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Brandon Labonte




Location: VA
Joined: 28 Jan 2010

Posts: 3

PostPosted: Thu 28 Jan, 2010 7:31 am    Post subject: Any help will be appreciated         Reply with quote

A friend of mine gave me this sword about 3 years ago. I have talked to a couple of people and was told that it is German/NW African WW1. I have searched everywhere and can't get any more information. If anyone can help me with identifying this sword please let me know. Thanks.


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A. Spanjer




Location: USA
Joined: 26 Apr 2009

Posts: 242

PostPosted: Thu 28 Jan, 2010 7:47 am    Post subject:         Reply with quote

I have no idea, other than that it's probably from the late 19 to early 20th century and the scabbard does look African. It could be older, but I doubt it, and probably not before the 18th century.

It's a really neat piece, where did your friend aquire it?
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Brandon Labonte




Location: VA
Joined: 28 Jan 2010

Posts: 3

PostPosted: Fri 29 Jan, 2010 11:26 am    Post subject:         Reply with quote

A. Spanjer wrote:
I have no idea, other than that it's probably from the late 19 to early 20th century and the scabbard does look African. It could be older, but I doubt it, and probably not before the 18th century.

It's a really neat piece, where did your friend aquire it?


It was found in a house that was sold to him and he knew that I collected knives and swords and gave it to me. I would love to get more info on it but there aren't many people in my area that know much about them.
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Adam D. Kent-Isaac




Location: Indiana
Joined: 21 Apr 2009
Reading list: 2 books

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Posts: 297

PostPosted: Fri 29 Jan, 2010 11:38 am    Post subject:         Reply with quote

It's a vicious looking blade, and I really dig it. You definitely have a great piece there, and the scabbard is awesome. What exactly did your friend mean when he said "German/NW African"? Was he saying that it was a German sword, a North African sword, or what? Germany colonized Camaroon in the late 1800s, and during World War I it was attacked by Britain and France. Germany also held Togo, which was again captured by the Allies. There was definitely fighting there and I would think, by the exotic design of the scabbard, that it belonged to a native African, maybe fighting for the Germans. I am under the impression that there were many irregulars in Africa at the service of various colonial powers.
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Brandon Labonte




Location: VA
Joined: 28 Jan 2010

Posts: 3

PostPosted: Fri 29 Jan, 2010 4:58 pm    Post subject:         Reply with quote

Adam D. Kent-Isaac wrote:
It's a vicious looking blade, and I really dig it. You definitely have a great piece there, and the scabbard is awesome. What exactly did your friend mean when he said "German/NW African"? Was he saying that it was a German sword, a North African sword, or what? Germany colonized Camaroon in the late 1800s, and during World War I it was attacked by Britain and France. Germany also held Togo, which was again captured by the Allies. There was definitely fighting there and I would think, by the exotic design of the scabbard, that it belonged to a native African, maybe fighting for the Germans. I am under the impression that there were many irregulars in Africa at the service of various colonial powers.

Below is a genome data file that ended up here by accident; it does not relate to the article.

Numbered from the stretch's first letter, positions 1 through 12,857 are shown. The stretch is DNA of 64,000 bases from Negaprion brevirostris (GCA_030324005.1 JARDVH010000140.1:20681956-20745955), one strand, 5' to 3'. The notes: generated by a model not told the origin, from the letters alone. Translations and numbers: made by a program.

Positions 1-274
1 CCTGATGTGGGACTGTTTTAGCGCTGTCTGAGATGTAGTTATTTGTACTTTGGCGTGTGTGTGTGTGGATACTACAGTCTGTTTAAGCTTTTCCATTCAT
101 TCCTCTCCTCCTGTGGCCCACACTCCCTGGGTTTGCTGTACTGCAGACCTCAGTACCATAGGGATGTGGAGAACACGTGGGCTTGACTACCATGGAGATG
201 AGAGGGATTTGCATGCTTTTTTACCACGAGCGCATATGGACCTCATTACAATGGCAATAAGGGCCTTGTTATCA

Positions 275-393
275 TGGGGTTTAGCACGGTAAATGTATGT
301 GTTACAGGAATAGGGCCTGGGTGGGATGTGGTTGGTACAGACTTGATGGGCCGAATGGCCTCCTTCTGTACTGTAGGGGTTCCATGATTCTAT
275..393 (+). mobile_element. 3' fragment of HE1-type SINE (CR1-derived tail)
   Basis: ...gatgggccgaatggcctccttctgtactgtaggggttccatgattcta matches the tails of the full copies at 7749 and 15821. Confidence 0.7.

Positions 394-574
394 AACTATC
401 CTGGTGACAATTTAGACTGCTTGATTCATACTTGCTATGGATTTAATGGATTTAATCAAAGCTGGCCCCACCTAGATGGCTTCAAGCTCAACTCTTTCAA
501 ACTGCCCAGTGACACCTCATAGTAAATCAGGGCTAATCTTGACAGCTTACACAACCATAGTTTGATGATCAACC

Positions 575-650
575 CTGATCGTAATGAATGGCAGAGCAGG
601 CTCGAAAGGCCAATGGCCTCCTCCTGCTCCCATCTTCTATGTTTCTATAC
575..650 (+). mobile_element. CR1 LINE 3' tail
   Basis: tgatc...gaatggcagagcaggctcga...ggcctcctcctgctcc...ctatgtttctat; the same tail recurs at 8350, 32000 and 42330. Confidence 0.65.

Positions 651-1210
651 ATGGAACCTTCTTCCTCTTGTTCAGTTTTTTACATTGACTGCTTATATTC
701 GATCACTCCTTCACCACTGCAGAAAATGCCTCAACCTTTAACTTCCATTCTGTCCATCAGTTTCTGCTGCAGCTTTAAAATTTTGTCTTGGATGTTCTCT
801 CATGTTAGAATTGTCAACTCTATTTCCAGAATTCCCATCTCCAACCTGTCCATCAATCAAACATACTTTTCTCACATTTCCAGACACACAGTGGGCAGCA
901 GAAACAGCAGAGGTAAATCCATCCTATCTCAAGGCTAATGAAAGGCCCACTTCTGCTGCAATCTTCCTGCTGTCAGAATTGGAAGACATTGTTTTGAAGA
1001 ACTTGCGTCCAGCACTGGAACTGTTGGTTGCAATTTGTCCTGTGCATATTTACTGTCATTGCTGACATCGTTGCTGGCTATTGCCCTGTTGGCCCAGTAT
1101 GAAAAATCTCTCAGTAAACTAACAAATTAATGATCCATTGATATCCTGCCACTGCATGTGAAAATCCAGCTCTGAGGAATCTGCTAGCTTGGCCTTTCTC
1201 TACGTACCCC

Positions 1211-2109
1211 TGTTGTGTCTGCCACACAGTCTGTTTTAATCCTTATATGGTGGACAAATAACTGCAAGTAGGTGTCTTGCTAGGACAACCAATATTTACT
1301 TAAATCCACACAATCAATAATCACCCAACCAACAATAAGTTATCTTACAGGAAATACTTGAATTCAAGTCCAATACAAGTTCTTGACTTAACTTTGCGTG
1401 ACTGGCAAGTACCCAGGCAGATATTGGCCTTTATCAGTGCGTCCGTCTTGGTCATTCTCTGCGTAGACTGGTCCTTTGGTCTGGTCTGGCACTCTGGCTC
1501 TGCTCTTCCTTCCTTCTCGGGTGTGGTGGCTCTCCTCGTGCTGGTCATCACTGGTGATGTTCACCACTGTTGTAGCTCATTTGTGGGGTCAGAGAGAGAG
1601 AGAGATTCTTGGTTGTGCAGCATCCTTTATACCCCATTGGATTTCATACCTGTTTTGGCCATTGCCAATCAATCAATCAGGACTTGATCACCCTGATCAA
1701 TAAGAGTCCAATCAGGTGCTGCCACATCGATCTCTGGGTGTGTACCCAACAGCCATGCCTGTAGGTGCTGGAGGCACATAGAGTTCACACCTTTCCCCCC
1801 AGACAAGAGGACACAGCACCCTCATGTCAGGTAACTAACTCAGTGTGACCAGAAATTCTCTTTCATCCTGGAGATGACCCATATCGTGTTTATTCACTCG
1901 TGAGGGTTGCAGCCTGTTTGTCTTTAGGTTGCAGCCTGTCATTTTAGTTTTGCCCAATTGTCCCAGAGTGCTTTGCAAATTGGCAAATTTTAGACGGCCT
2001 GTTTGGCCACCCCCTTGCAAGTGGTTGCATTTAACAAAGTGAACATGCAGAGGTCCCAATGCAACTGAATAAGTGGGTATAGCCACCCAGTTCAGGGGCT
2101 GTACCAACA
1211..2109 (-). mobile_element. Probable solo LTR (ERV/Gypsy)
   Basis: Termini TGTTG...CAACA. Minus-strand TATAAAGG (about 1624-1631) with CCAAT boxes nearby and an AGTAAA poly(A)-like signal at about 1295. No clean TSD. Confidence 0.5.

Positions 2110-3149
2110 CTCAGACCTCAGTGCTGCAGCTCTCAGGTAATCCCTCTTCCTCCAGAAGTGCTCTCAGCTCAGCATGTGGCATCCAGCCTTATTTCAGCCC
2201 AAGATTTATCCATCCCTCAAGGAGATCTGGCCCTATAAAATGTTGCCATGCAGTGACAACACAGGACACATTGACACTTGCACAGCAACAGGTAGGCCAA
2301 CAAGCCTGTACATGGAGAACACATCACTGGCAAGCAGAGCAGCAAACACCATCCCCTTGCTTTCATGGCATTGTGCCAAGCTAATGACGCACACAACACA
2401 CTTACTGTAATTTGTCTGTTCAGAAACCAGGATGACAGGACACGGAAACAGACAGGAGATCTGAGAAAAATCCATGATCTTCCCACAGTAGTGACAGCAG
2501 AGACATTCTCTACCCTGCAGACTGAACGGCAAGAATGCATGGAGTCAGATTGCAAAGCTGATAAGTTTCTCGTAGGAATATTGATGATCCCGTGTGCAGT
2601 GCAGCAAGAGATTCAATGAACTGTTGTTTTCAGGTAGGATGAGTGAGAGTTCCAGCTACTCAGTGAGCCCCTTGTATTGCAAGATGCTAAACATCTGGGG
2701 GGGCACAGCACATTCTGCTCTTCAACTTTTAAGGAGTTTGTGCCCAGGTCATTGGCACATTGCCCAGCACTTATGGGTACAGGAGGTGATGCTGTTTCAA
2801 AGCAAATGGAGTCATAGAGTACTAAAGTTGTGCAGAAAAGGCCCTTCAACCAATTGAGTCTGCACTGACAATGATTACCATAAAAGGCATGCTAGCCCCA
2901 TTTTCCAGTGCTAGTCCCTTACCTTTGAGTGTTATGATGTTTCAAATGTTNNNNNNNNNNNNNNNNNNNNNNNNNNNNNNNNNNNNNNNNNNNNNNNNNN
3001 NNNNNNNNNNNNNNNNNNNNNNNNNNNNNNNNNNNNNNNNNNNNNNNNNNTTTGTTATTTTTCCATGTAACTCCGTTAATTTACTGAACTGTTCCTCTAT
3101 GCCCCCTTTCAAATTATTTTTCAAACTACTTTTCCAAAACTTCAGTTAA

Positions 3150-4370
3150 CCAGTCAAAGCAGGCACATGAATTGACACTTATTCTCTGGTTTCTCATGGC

Thanks for the valuable info... he pretty much said what you just said, it was made by African and used by Germany. I really wish I could find another one like it on the internet so that I will know more about it, I would like to get it appraised but don't know of any appraiser in my area. Thanks again.
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Paul Hansen




Location: The Netherlands
Joined: 17 Mar 2005
Likes: 5 pages

Posts: 710

PostPosted: Sat 30 Jan, 2010 12:11 pm    Post subject:         Reply with quote

It's a really interesting and nice looking piece!

Are there any markings on the blade whatsoever? If it's European-made, then there should be some kind of maker's mark, and if it was used by some official army, then there would also be some serial number, armoury marking or some such.
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Norman McCormick





Joined: 17 Jan 2007

Posts: 120

PostPosted: Sat 30 Jan, 2010 12:53 pm    Post subject:         Reply with quote

Hi,
This is a native made representation of a European sword. If there are no identifying marks on the blade that would suggest a European import/trade blade then it along with the furniture will be locally made. It comes from the Mande/Mandingo people of West Africa and is probably late/early 19/20th C. The scabbards of Manding swords are distinctive and follow the general design of this one although there are probably decorative elements missing re the cut/broken cords on the scabbard face. Hope this helps.
Regards,
Norman.
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Anders Backlund




Location: Sweden
Joined: 24 Oct 2007

Posts: 629

PostPosted: Sat 30 Jan, 2010 3:49 pm    Post subject:         Reply with quote

I like that scabbard. Would love to know how they're made.
The sword is an ode to the strife of mankind.

"This doesn't look easy... but I bet it is!"
-Homer Simpson.
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